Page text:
Day 31 of Colourisation Project – June 7
Challenge: to publish daily a colourised photo that has some significance around the day of publication.
On this day in 1909, Mary Pickford made her screen debut at the age of 16 in Two Memories under director D.W. Griffith. Born Gladys Louise Smith in 1892 in Toronto, Pickford was a Canadian-American motion picture actress. Known as “the girl with the golden curls,” she was a pioneer of early cinema and a major contributor to the development of film acting. In 1919 along with Charlie Chaplin, D.W. Griffith and Douglas Fairbanks (who went on to become her husband) she co-founded the film studio, United Artists.
She began in films in 1909 and in that year appeared in 51 films – almost one a week. By the age of 24, she was earning more than a million dollars per year. A talented actress who took her craft seriously, she was also one of the original 36 founders of The Academy of Motion Picture Arts and Sciences. She was arguably the silent era’s most famous female star, recognized by audiences before credits were even thought of in the movies. She had a solid grasp of the business end of making movies and became the first movie actress to receive a percentage of a film’s earnings.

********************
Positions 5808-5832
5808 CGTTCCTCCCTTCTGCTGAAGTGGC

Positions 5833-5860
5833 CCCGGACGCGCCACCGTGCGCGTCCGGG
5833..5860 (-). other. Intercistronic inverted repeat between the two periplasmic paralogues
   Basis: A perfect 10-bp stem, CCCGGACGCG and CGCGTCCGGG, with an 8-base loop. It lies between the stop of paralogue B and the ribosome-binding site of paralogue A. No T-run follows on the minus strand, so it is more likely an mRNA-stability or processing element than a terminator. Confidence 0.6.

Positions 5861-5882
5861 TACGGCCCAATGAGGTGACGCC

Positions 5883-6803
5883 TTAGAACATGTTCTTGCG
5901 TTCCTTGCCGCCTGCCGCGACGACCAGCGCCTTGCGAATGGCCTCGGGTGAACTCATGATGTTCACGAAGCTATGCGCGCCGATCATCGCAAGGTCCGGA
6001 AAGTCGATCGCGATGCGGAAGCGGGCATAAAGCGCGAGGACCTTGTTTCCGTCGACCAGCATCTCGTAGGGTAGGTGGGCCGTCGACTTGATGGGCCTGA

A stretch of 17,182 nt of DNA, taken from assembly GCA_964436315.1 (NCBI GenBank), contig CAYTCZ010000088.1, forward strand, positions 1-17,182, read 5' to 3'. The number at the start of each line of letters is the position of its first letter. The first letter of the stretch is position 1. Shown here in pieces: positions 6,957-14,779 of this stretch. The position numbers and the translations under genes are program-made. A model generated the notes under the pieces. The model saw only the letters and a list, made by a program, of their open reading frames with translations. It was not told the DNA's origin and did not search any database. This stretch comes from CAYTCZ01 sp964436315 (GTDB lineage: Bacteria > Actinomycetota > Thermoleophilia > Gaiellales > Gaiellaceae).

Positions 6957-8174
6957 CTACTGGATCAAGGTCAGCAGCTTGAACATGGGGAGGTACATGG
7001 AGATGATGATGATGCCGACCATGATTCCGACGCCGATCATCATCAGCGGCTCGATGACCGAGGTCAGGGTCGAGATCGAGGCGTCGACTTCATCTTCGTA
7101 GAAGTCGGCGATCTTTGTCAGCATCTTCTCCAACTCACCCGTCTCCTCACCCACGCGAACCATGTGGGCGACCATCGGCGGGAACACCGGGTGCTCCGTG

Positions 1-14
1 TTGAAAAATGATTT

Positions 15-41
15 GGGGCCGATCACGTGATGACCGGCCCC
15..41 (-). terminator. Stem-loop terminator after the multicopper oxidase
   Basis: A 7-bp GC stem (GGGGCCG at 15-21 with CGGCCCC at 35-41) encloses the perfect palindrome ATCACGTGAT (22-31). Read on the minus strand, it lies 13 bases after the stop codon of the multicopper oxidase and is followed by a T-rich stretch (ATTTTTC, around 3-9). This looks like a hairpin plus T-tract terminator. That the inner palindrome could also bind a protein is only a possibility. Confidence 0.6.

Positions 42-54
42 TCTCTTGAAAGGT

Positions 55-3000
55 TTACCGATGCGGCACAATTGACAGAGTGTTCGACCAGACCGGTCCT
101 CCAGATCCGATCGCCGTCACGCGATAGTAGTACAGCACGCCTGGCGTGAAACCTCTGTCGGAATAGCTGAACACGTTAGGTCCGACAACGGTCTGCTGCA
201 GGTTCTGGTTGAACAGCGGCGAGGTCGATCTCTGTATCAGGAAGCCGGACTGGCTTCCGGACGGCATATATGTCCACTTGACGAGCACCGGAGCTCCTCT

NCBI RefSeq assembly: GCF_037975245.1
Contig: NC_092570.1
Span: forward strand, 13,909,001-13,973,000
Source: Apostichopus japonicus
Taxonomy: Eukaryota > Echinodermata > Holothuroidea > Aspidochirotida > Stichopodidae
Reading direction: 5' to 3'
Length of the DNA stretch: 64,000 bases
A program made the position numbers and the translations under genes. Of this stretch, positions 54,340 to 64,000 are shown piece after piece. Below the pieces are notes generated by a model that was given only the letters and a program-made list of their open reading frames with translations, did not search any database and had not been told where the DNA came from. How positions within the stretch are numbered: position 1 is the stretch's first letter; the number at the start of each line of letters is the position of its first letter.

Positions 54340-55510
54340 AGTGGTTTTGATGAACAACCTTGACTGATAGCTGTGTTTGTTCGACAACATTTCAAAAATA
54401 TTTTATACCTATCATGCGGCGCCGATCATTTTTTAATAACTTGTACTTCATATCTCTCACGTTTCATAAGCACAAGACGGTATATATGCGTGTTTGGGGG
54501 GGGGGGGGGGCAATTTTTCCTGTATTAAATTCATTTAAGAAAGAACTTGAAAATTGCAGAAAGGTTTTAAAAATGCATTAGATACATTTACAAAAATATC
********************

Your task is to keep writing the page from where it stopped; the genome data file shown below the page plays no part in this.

Mary Pickford was a major player in shaping the film industry that we know today. She was a founder of the Society of Independent Motion Picture Producers in 1941.
Often referred to as “Hollywood royalty” she and her husband, Douglas Fairbanks were the first to officially place hand and footprints in the cement at Grauman’s Chinese Theatre in 1927. After her final film as an actress, Secrets, was released in 1933, Pickford retired from the screen but continued to produce. In 1950 she turned down the role of Norma Desmond in Sunset Blvd.
Pickford who was an Oscar winner for best actress in Coquette (1929), received an Academy Honorary Award for a lifetime of achievements in 1976.
Pickford became reclusive in her later years and passed away in 1979.
Today’s photo taken in 1916 shows Mary Pickford with an early motion picture camera.